Claims (14)

  1. 1. A household demand response apparatus comprising:
    a signal reception unit which receives a critical peak notification message;
    a display unit which displays the received critical peak notification message and displays an inquiry message inquiring whether to interrupt power supply during a time section in which a critical peak occurs; and
    a control unit which controls the power supply based on a response to the inquiry message.
  2. 2. The apparatus of claim 1, wherein the critical peak notification message is determined based on a power consumption pattern and price volatility in a wholesale electricity market.
  3. 3. The apparatus of claim 1, wherein the critical peak notification message is displayed a predetermined number of times during a predetermined period of time.
  4. 4. The apparatus of claim 1, further comprising a storage unit which stores a power supply reservation made for the time section, wherein the control unit controls the power supply during the time section based on the stored power supply reservation.
  5. 5. The apparatus of claim 1, further comprising a user input unit which provides a medium by which a user can input the response.
  6. 6. The apparatus of claim 1, wherein, when the user fails to input the response, the control unit interrupts the power supply during the time section.
  7. 7. A demand response method comprising:
    displaying a critical peak notification message;
    displaying an inquiry message inquiring whether to interrupt power supply during a time section in which a critical peak occurs; and
    controlling the power supply based on a response to the inquiry message.
  8. 8. The method of claim 7, wherein the critical peak notification message is determined based on a power consumption pattern and price volatility in a wholesale electricity market.
  9. 9. The method of claim 7, wherein the critical peak notification message is displayed a predetermined number of times during a predetermined period of time.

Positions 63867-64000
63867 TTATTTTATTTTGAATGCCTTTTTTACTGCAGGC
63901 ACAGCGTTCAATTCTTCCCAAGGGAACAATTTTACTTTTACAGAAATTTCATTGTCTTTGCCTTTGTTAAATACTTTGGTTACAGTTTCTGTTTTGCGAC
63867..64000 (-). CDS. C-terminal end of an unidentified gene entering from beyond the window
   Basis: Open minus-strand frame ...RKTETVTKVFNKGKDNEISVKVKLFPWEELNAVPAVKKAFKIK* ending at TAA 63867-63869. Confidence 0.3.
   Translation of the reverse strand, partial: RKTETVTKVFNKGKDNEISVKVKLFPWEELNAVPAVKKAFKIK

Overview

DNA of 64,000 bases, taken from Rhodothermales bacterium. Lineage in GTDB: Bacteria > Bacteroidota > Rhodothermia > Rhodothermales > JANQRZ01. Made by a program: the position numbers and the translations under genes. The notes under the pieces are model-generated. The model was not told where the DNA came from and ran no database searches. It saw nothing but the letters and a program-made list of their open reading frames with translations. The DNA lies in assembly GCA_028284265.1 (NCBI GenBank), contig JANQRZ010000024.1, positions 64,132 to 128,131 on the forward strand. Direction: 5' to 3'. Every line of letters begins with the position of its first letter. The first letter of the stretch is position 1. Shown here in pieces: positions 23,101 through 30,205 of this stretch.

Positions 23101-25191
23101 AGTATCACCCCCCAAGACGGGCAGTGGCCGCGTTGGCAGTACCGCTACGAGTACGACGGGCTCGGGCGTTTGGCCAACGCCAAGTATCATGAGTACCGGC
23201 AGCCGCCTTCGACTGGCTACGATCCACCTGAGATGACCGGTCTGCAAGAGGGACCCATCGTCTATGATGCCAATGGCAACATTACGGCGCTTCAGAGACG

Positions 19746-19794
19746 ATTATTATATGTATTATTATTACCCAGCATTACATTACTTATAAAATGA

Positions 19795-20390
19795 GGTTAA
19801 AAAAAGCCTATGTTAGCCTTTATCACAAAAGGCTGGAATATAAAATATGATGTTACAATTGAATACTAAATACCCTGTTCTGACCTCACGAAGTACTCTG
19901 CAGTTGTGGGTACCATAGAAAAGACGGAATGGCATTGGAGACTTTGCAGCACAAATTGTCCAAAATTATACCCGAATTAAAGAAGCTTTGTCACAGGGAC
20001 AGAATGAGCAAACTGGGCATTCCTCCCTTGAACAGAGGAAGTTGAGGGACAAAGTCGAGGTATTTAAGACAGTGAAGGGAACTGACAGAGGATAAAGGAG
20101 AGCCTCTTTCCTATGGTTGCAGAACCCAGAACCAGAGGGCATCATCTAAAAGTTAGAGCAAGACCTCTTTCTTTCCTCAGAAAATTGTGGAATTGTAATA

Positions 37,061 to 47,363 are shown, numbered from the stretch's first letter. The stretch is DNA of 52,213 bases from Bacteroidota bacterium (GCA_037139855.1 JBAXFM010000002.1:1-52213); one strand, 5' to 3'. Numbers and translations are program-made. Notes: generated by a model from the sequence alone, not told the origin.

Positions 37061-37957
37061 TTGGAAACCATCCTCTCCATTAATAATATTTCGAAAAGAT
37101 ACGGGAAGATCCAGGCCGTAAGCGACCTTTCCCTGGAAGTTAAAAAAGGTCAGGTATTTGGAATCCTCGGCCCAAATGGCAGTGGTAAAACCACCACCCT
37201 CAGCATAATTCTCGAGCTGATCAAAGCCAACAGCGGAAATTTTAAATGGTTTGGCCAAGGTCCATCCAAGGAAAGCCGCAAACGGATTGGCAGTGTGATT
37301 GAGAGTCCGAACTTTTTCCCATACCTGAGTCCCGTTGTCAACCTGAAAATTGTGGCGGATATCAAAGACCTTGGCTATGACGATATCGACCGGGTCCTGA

10. 10. The method of claim 7, wherein the controlling of the power supply comprises, if a power supply reservation made for the time section is available, controlling the power supply during the time section based on the power supply reservation made for the time section.
  11. 11. The method of claim 7, wherein a user directly inputs the response.
  12. 12. The method of claim 7, wherein, when the user fails to input the response, the controlling of the power supply comprises interrupting the power supply during the time section.
  13. 13. An energy service provider system comprising:
    a price estimation unit which estimates an electricity price to be determined in an electricity market;
    a consumption pattern classification unit which provides power consumption pattern information of each user;
    a critical peak determination unit which determines an electricity price and when to generate a critical peak pricing (CPP) event based on the estimated electricity price and the provided power consumption pattern information; and
    a demand response unit which transmits a CPP event signal based on the determination result of the critical peak determination unit.
  14. 14. A demand response system comprising:
    an energy service provider who transmits a CPP event signal based on a power consumption pattern of a user; and
    a household demand response apparatus which receives the CPP event signal, displays details of a CPP event, and controls power supply during a time section, in which a CPP rate is applied, based on the user's response.
US12476617 2008-06-03 2009-06-02 Demand response method and system Abandoned US20090295594A1 (en)

Priority Applications (2)

Application Number Priority Date Filing Date Title
KR20080052283A KR20090126104A (en) 2008-06-03 2008-06-03 Method and system for demand response of electric power
KR10-2008-0052283 2008-06-03

Publications (1)

Publication Number Publication Date
US20090295594A1 true true US20090295594A1 (en) 2009-12-03

Family

ID=41379110

Family Applications (1)

Application Number Title Priority Date Filing Date
US12476617 Abandoned US20090295594A1 (en) 2008-06-03 2009-06-02 Demand response method and system

Country Status (2)

Country Link
US (1) US20090295594A1 (en)